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Saturday, September 29, 2012

[Review] The Demon Trapper's Daughter (The Demon Trappers, #1) by Jana Oliver

Title: The Demon Trapper's Daughter
Series: The Demon Trappers, #1
Author: Jana Oliver
Pages: 340 (Paperback)
Publisher: St. Martin's Griffin
Release Date: February 1, 2011

Demon Trapper Riley Blackthorne just needs a chance to prove herself—and that’s exactly what Lucifer is counting on…

It’s the year 2018, and with human society seriously disrupted by the economic upheavals of the previous decade, Lucifer has increased the number of demons in all major cities. Atlanta is no exception. Fortunately, humans are protected by Demon Trappers, who work to keep homes and streets safe from the things that go bump in the night. Seventeen-year-old Riley, only daughter of legendary Demon Trapper Paul Blackthorne, has always dreamed of following in her father’s footsteps. When she’s not keeping up with her homework or trying to manage her growing attraction to fellow Trapper apprentice, Simon, Riley’s out saving citizens from Grade One Hellspawn. Business as usual, really, for a demon-trapping teen. When a Grade Five Geo-Fiend crashes Riley’s routine assignment at a library, jeopardizing her life and her chosen livelihood, she realizes that she’s caught in the middle of a battle between Heaven and Hell.


Riley is the daughter of a well renowned demon trapper, and the only female trapper (besides the one on some reality TV show). When her father is killed on the job, Riley must cast a protective circle around his grave and sit vigil until the next full moon or else necromancers will raise his corpse to be a servant to the wealthy. While Riley needs the money to cover the rent, utilities, food and her mother's hospital bills, she does not want her father returned to be a slave. Talk about a unique premise! I loved the premise of this book, and it's nothing like anything I've read before.

I also found the set up to be really interesting. It's Atlanta, Georgia in the near future which has been overrun by demons and is totally bankrupt. There's potholes everywhere with demons lurking in their depths, and school is held in run down grocery stores, old Starbucks, and daycare centers. There's also a black market demon trade. The demon trappers are responsible for responding to demon sightings, while the church provides Holy water for fighting them and healing wounds. I just wondered how the city got to this point, and what the rest of the country is like.

Another thing that I wish was made more clear was why there are no female demon trappers. Is there a historical reason? Old fashion sexism? Or the author's way of having her female lead do something special? I just found it a little frustrating that Riley being the only girl among the trappers is constantly brought up, but with no explanation as to the why of the situation.

The Demon Trapper's Daughter is also a bit more mature than the normal YA, but it's nothing over the top. There's some strong language (a lot more than I was expecting), talk of sex, and violence. But the main character is 17, and the other character that is sometimes followed is in his 20s, so it works.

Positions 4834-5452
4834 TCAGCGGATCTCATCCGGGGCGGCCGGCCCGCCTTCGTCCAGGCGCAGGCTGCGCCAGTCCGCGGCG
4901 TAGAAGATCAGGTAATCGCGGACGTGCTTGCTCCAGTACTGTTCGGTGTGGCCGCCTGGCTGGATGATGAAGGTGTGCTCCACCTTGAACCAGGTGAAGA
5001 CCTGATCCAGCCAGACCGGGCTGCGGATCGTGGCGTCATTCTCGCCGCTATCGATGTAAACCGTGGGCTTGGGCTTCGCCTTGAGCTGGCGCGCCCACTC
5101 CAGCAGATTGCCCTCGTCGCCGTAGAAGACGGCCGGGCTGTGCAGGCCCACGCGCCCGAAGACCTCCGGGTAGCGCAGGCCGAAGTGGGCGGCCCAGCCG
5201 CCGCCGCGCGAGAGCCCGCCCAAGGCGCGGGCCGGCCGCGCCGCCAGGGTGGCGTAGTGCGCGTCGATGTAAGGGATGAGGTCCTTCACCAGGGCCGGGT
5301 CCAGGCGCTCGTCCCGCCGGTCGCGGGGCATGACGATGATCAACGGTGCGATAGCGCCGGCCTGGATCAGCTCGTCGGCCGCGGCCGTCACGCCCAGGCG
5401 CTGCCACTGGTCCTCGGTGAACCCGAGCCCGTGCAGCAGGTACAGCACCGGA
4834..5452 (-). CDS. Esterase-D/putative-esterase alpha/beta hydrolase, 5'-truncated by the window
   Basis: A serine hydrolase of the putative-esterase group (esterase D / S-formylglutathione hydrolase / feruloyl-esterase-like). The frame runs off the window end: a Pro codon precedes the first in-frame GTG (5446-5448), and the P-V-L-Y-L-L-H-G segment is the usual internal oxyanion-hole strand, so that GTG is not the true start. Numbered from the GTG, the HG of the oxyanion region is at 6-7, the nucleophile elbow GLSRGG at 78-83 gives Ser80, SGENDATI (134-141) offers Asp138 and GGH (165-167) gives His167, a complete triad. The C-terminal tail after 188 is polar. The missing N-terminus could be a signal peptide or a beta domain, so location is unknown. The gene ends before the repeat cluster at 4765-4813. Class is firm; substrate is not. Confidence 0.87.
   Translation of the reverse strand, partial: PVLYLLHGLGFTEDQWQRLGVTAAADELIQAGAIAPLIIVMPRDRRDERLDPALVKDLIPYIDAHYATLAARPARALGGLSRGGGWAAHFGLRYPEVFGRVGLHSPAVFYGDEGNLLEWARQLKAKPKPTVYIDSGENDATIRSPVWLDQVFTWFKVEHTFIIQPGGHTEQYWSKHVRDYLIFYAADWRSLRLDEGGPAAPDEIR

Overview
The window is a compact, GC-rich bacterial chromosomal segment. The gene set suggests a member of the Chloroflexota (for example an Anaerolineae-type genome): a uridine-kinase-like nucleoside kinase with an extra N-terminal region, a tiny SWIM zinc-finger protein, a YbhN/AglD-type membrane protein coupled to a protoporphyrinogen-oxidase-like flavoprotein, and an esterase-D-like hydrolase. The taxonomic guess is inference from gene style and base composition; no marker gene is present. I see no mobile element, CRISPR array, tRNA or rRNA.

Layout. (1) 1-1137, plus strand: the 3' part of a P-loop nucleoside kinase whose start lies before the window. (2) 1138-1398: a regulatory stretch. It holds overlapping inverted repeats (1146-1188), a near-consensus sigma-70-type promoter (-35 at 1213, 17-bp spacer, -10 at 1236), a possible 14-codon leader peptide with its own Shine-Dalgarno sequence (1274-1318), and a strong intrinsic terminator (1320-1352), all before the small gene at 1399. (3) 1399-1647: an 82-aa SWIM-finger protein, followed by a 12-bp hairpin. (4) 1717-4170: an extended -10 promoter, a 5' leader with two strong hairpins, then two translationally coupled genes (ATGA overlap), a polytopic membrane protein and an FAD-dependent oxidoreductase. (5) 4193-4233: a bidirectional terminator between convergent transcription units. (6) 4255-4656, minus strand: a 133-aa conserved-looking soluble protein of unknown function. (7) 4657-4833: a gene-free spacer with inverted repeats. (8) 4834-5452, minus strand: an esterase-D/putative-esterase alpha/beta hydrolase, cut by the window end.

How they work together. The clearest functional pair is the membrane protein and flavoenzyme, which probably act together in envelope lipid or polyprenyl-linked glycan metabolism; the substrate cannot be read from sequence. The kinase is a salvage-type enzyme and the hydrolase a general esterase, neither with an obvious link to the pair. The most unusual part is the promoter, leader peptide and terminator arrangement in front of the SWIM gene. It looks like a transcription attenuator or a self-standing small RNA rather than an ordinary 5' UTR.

Unlike many YA paranormal novels, the romance load is very light. Sure Riley gets a boyfriend, but there's no claims of undying love or make-out sessions. This might be because Simon is a "good Catholic boy," but either way, the romance is kind of in the background. However, there does seem to be some hints at a love triangle. In my opinion, Simon doesn't even measure up. He's actually quite a boring character, but he didn't get enough page time to develop. Beck on the other hand is the second POV so we really get to know him. He comes across as a jerk, but underneath that he's a good guy with some emotional demons (in addition to the real demons he fights everyday).

Overall, I really enjoyed this one. If you're looking for something a little different in the paranormal genre, where action outweighs the romance, I'd definitely recommend this one.

4 comments:

  1. I've been debating on whether or not to give this book a shot. After your review, I think I might put it on my TBR list! It's too bad the romance isn't very dominaate though ! Great review!

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    Replies
    1. I'm glad I could help you decide! It is a really good book, even without the romance we're use to in YA paranormals. :)

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  2. Unfortunate about the whole "only female of my kind" thing—it always feels like such a cop-out to me. This does look pretty good, though, all things considered, especially since the teen romance doens't take center stage.

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  3. I've read the book and I absolutely LOVED it!

    I think the world-building is really creative. It also helps that Riley is one heck of a hard-ass protagonist. She doesn't back down on anything, I know there are a lot of female protagonists like her out there but with the situations she was in, I think her characteristics really helped shape the story. Unlike other books that I've read with strong protagonists who at times just reminded me of being stupidly stubborn, Riley really captured my heart and I really like her. I do think Jane Oliver was a little hard on Riley though. Almost everything she does ended up blowing up on her face, she can't even have a proper relationship with Jane actually whacking it within one book (if you read the next 2 books, you'll see what I am talking about) and I really felt bad for Riley...

    Well, long story short, I love this book and am happy that you enjoyed it too! ;)

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